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Release Date – 23rd April 2021
Released on December 11, 1970, John Lennon/Plastic Ono Band followed three hit singles John released in 1969 after the breakup of The Beatles – “Give Peace A Chance,” “Cold Turkey,” and “Instant Karma! (We All Shine On),” three avant-garde recordings released with Yoko (Two Virgins, Life With The Lions, and Wedding Album) and the live concert album, Live Peace In Toronto 1969, recorded with the ever-evolving Plastic Ono Band, which for this legendary performance featured Eric Clapton, Klaus Voormann and Alan White.
John Lennon/Plastic Ono Band was John’s first post-Beatles solo album so interest was high to see what he would do with his newfound creative freedom. The answer shocked the world. Gone was any florid instrumentation or psychedelia as on Sgt. Pepper’s or the kind of jaunty rock and abstract poetry of the band’s final album, Let It Be, and in its place were deeply emotional, profound, autobiographical songs about being abandoned by his mother and father, the loneliness of stardom, his dear Yoko and the end of the cultural revolution. Soundtracked by simple and sparse instrumentation and minimal yet majestic production, Lennon’s voice pierced listener’s hearts like never before as he revealed his true self. It marked his true birth as a solo artist. The album reached the top 10 in both the US and UK, despite the absence of a major hit single.
50 years on, John Lennon/Plastic Ono Band is widely considered one of the best albums ever made. Most recently Rolling Stone, who also dubbed it #4 on their list of Best Albums of 1967-87, ranked the album #85 in their 2020 reassessment of The 500 Greatest Albums Of All Time, hailing it ahead of its time: “a pure, raw core of confession that, in its echo-drenched, garage-rock crudity, is years ahead of punk.” Pitchfork awarded it #60 in their Top 100 Albums of the 1970s list and it was selected by Time as one of the 100 Best Albums of All Time, declaring: “Lennon’s writing was never sharper, and his still-underrated singing stands with rock’s finest.” As Rolling Stone’s retrospective review remarked, “left out in the open, without protective harmonies or racket, Lennon’s singing takes on an expressive specificity that anyone in search of the century’s great vocal performances would be foolish to overlook.” A 2010 review from the BBC perhaps summed it up best: “The reality of Plastic Ono Band is that it contains eleven of Lennon’s most accessible and gorgeous melodies and riffs; it’s pure Beatles, but with the layers of studio sophistry stripped away to reveal the nub of the confessional crux. The heartbreaking scream of loss that is ‘Mother.’ The mirror image of ‘My Mummy’s Dead’ and its invention of all things lo-fi. And, in-between, the savaging of aspiration in ‘Working Class Hero,’ the pinched proto-punk fury of ‘I Found Out’ and ‘Well Well Well,’ the fear and self-loathing of ‘Remember’ and ‘Isolation,’ the poignant grasps for comfort within ‘Love’ and ‘Hold On,’ and the slaughter of gods, monsters, The Beatles and the false idols of the 1960s in the peerless ‘God,’ which is still, very possibly, the most thematically ambitious and courageous rock song ever recorded.”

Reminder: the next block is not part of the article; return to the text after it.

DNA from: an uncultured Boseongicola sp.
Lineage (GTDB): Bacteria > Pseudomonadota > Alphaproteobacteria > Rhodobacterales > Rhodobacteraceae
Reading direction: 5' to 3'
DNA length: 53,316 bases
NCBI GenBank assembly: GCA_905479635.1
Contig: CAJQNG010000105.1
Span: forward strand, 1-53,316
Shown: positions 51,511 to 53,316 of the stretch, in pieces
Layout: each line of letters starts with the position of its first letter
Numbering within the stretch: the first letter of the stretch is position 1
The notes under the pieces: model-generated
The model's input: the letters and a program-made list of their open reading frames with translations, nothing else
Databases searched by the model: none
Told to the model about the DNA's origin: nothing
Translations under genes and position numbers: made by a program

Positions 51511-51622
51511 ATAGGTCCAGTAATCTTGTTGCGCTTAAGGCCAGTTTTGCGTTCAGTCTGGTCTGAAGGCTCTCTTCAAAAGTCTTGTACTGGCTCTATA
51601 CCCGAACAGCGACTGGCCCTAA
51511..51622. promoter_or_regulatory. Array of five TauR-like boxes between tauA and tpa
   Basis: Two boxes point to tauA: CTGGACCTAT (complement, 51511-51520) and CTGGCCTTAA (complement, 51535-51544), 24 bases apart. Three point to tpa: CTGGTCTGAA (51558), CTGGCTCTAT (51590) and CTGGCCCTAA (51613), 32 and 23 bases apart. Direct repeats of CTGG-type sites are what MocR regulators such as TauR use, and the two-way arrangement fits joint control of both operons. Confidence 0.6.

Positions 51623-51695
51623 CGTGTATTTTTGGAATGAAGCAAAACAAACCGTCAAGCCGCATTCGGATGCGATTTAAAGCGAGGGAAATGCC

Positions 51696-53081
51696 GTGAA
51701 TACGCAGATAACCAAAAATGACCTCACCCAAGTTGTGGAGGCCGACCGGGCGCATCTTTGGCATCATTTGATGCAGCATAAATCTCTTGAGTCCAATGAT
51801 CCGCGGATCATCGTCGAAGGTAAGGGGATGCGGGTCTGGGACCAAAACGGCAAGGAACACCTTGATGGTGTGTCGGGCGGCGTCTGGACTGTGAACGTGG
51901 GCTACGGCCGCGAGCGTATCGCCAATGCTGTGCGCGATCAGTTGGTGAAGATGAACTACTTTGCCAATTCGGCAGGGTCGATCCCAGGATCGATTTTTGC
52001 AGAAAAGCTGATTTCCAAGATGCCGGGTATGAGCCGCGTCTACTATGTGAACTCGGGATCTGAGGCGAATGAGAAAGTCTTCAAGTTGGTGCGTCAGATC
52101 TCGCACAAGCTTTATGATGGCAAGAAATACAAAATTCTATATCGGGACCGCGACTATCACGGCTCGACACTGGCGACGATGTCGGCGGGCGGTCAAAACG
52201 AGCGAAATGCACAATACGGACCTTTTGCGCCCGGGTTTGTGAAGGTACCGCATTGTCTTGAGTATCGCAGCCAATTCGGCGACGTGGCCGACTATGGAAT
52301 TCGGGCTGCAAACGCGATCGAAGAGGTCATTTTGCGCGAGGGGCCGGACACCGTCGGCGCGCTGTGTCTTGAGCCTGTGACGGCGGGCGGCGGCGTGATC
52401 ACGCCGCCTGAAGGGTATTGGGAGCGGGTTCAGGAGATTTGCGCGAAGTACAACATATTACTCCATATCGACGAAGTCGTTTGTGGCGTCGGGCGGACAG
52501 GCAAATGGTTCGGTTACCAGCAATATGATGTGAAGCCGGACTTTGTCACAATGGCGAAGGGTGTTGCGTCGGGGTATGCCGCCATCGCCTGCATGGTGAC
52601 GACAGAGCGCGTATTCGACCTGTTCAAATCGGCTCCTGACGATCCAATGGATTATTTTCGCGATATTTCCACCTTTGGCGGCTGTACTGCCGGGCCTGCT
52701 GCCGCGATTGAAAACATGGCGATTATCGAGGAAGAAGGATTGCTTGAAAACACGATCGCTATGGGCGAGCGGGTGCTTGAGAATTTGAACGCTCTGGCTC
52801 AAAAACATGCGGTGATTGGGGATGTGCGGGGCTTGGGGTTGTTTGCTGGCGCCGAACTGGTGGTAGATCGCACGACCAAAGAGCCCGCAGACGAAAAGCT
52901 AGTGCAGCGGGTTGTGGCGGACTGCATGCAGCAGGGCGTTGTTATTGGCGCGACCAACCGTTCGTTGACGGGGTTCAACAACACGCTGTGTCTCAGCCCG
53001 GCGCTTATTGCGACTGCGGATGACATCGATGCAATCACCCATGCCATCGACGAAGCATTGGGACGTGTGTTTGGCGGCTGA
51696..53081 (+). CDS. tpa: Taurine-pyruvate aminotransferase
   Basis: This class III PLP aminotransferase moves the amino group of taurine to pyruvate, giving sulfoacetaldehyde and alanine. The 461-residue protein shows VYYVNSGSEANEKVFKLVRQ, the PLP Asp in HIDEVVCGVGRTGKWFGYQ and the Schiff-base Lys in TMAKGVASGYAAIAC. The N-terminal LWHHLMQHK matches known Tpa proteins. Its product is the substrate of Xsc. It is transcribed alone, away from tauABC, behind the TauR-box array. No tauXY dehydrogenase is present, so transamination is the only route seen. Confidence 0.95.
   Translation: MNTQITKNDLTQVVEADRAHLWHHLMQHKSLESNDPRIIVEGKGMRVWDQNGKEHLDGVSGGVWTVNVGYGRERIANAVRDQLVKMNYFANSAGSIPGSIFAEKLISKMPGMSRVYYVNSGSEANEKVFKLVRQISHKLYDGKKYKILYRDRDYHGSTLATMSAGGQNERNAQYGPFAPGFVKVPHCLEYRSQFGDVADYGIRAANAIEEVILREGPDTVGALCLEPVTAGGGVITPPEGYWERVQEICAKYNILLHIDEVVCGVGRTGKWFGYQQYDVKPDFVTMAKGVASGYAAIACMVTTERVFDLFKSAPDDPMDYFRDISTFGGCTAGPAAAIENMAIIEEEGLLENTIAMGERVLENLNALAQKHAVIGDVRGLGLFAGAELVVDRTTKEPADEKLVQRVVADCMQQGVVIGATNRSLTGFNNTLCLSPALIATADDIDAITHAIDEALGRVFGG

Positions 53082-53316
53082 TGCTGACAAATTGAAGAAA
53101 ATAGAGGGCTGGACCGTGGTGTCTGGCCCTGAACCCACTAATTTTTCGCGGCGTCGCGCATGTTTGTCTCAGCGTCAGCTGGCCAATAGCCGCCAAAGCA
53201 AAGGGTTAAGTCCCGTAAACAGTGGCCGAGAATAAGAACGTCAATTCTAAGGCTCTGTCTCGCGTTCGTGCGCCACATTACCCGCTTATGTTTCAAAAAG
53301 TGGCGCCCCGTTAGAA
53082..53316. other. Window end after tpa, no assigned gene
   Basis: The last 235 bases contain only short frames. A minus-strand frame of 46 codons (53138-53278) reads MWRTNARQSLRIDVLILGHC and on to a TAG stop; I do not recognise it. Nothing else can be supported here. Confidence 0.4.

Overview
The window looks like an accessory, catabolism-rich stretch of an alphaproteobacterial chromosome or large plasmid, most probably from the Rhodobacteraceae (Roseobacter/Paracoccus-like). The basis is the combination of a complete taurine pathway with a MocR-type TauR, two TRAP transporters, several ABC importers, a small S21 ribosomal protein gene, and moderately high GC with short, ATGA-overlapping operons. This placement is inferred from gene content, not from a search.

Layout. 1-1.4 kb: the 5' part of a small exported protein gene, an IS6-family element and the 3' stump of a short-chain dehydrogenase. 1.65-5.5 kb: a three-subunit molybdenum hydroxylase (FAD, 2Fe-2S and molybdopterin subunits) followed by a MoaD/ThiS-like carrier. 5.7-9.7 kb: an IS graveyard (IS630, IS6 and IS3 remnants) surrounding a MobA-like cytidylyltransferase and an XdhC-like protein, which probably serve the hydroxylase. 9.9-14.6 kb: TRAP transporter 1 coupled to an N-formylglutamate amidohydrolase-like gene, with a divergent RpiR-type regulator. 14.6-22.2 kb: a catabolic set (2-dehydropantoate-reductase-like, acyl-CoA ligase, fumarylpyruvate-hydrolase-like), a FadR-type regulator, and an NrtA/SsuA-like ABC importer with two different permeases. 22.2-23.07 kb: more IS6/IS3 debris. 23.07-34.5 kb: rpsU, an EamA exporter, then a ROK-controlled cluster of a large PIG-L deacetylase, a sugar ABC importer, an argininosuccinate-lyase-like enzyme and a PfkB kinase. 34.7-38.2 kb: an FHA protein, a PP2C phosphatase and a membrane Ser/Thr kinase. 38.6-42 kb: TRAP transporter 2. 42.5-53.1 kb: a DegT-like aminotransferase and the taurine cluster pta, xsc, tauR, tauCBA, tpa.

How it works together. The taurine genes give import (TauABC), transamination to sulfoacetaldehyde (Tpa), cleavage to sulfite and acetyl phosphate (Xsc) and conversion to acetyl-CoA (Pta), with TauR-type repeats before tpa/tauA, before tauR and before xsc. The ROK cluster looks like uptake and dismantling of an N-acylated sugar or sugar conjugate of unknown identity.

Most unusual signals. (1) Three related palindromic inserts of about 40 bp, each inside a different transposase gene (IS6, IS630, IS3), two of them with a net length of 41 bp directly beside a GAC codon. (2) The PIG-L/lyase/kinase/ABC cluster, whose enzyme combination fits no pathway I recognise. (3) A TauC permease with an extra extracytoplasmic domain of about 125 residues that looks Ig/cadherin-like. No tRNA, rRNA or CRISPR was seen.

John Lennon/Plastic Ono Band – The Ultimate Collection continues the 50th anniversary celebration of this iconic album, which began in October 2020 with the release of the book, John & Yoko/Plastic Ono Band for what would have been Lennon’s 80th birthday. With first-hand commentary by John & Yoko, members of the Plastic Ono Band and other key figures in their lives – including Ringo Starr, George Harrison, Klaus Voormann, Rolling Stone founder and editor Jann S. Wenner and therapist Arthur Janov – and packed with evocative and revealing letters, artworks and photographs – many unseen – by Annie Leibovitz, Richard DiLello, Ethan Russell, Iain Macmillan, John Reader and David Nutter, this incisive volume offers new insights into the raw emotions and open mindset of Lennon after marriage to Ono and the breakup of the Beatles. Beautifully packaged, this landmark publication new,cd,nris hardbound with black-sprayed edges and stenciled with “Who are the Plastic Ono Band?” – riffing on an early teaser campaign for the album from 1970.